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A day after posting earnings that beat expectations, Visa (V) is expanding the use of another significant crypto company on its payment network. This most recent card from Luxembourg-based will be distributed by the fintech company Marqeta (MQ), is fee-free, and lets users earn 1% back in cryptocurrency. The action continues a long-standing trend of cryptocurrency businesses attempting to make it simpler for clients to use their investments in digital assets to pay for real world products and services.

The future of money movement, according to Chuy Sheffield, director of crypto at Visa, “is built on access. We’re thrilled to collaborate with top cryptocurrency exchanges like to open up new opportunities for users to use their cryptocurrency for regular transactions.” reported that 50,000 people have already joined the waitlist for their customer account-linked debit card, which is initially rolling out to U.S. clients with plans to spread to Europe by the beginning of next year.

According to the company’s co-founder and CEO Peter Smith, “it’s truly about client demand.” The debit card, and cards in general, are at the top of our clients’ list when we ask them what features they want next.

Visa debit card from

Rival exchange FTX announced earlier this month that it would increase its cooperation with Visa by distributing debit cards to 40 more nations, beginning in Latin America. AMC, Home Depot, Microsoft, Overstock, Virgin Airlines, Whole Foods, and the nation of El Salvador are just a few of the well-known companies that accept bitcoin as payment. With more than 70 collaborations with cryptocurrency companies, Visa already offers cards produced by Coinbase, Binance, and numerous more businesses.

According to a research from cryptocurrency lender BlockFi, users of its card spent a third more than the typical American consumer within the first three months after card issuance.

One of the biggest cryptocurrency processing companies, BitPay, with headquarters in Atlanta, claims to have handled 422,197 transactions over the course of the past six months and 66,186 over the past 30 days. That still only makes up a tiny fraction of total payment transactions. For the three months ended September 30, Visa reported processing 50.9 billion payments transactions.

Given their exchange rate volatility and usability, the majority of U.S. customers outside of the crypto community haven’t expressed a unanimity of interest in cryptocurrencies, let alone their usage as a form of payment. The volatility conundrum can be somewhat avoided, though, by using dollar-pegged stablecoins, which can be available in a variety of risk levels.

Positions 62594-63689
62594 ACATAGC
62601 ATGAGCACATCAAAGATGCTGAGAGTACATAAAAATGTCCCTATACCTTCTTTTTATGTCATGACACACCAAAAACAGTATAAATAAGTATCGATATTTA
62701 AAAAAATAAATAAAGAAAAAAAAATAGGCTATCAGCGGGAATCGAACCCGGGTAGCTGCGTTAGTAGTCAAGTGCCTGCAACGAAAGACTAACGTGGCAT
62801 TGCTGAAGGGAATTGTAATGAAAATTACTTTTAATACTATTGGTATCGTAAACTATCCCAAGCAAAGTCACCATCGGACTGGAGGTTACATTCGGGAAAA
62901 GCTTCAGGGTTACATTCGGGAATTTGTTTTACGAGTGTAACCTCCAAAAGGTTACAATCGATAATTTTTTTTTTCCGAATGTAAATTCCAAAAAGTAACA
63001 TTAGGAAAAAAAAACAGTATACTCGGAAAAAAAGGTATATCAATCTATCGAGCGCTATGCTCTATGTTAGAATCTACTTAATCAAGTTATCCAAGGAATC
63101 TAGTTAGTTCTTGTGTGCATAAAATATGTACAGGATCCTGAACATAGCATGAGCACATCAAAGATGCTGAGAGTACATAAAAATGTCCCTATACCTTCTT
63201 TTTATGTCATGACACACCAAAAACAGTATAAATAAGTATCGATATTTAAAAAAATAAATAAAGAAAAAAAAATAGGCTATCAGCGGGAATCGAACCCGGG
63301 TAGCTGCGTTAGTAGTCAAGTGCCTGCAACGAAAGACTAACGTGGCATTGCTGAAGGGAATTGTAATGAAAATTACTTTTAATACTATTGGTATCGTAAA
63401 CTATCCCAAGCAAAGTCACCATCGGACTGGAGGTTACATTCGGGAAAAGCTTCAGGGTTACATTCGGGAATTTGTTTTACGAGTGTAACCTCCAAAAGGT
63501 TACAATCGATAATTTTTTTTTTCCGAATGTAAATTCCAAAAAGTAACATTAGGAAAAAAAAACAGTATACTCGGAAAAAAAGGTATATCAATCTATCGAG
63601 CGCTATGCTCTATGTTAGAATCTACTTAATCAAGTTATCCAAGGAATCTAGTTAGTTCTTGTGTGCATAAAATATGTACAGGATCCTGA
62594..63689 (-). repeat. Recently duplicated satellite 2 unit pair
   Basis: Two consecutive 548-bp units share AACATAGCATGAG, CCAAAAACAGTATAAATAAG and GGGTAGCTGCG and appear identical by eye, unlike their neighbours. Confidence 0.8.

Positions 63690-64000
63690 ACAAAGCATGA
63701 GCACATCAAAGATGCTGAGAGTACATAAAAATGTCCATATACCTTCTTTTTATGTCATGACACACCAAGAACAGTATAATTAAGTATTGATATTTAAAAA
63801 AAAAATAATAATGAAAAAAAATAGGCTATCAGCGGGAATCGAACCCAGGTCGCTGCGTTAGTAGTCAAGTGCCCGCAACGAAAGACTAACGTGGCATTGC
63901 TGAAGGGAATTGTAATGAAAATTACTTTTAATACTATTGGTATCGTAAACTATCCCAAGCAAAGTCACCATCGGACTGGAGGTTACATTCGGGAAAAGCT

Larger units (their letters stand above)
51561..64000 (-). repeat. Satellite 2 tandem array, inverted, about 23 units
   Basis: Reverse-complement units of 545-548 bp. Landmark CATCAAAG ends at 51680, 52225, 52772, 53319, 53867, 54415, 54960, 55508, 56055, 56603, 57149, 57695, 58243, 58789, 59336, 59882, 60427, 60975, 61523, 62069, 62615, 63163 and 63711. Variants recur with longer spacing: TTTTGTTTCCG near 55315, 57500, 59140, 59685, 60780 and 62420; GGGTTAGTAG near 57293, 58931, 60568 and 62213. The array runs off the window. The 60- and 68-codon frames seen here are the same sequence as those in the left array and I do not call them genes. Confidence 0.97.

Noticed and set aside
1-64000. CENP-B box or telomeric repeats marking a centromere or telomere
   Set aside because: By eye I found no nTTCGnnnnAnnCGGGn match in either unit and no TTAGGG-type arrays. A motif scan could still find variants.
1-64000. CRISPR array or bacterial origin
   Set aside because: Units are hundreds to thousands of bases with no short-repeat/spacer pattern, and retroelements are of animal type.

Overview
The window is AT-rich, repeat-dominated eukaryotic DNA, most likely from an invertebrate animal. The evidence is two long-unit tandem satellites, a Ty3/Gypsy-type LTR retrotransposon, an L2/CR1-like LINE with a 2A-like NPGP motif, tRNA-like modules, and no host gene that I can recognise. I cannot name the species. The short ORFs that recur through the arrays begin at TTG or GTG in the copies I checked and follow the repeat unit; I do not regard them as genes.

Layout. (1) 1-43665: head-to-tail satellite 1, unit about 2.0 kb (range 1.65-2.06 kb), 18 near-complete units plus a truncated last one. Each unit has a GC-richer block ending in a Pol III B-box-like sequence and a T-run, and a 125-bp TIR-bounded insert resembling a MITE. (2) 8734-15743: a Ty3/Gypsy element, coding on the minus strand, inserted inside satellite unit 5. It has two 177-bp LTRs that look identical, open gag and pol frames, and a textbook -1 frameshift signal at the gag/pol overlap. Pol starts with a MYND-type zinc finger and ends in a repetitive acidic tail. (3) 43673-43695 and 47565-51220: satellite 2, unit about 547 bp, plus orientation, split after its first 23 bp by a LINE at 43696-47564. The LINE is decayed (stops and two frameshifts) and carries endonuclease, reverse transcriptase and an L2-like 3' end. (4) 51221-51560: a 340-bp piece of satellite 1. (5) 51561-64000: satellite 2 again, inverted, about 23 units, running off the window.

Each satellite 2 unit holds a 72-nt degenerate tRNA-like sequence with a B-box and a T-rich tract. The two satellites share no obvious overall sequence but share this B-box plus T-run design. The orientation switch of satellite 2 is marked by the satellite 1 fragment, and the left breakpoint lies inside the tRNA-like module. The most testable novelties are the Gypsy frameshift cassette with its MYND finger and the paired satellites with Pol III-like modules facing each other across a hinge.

Two more factors that may be preventing American customers from using cryptocurrency as payment methods are regulation and public awareness. In a survey by the Crypto Council for Innovation, a trade group with headquarters in Washington, D.C., 52% of American voters said they wanted more regulation for cryptocurrencies, while 62% said they don’t give them any thought. A little fewer than equities (16%), only 13% of respondents claimed to own cryptocurrency.

Companies that issue debit cards make money from the interchange charge that retailers pay. According to Visa, interchange costs for debit and credit cards issued by businesses with less than $10 million in assets, like, can range up to 2.5% every transaction.

According to Dan Dolev, a senior fintech analyst at Mizuho Securities, companies that accept debit cards can earn anywhere between 0.5 and 1.2% after Visa and any additional partners.

The launch of’s debit card comes after the market valuation of all cryptocurrencies has fallen by more than half, from $2.18 trillion at the start of January to $996 billion, according to Coinmarketcap.

Cryptocurrencies plunged in the second quarter following the completion of a $490 million series D financing round in March, which placed as one of the largest companies in the sector. According to a court document in the bankruptcy case of Three Arrows, the company also provided the problematic crypto hedge fund Three Arrows Capital with a $270 million cryptocurrency loan.

Smith feels the new card offering offers another another practical application for cryptocurrency that people are searching for, albeit acknowledging that some short-term revenue instability is unavoidable for cryptocurrency businesses. People “will need more access to the crypto market in a future where crypto is genuinely successful,” Smith said. “Our consumers want to be able to use their cryptocurrency for daily purchases in addition to investing and saving in it,” says the company.


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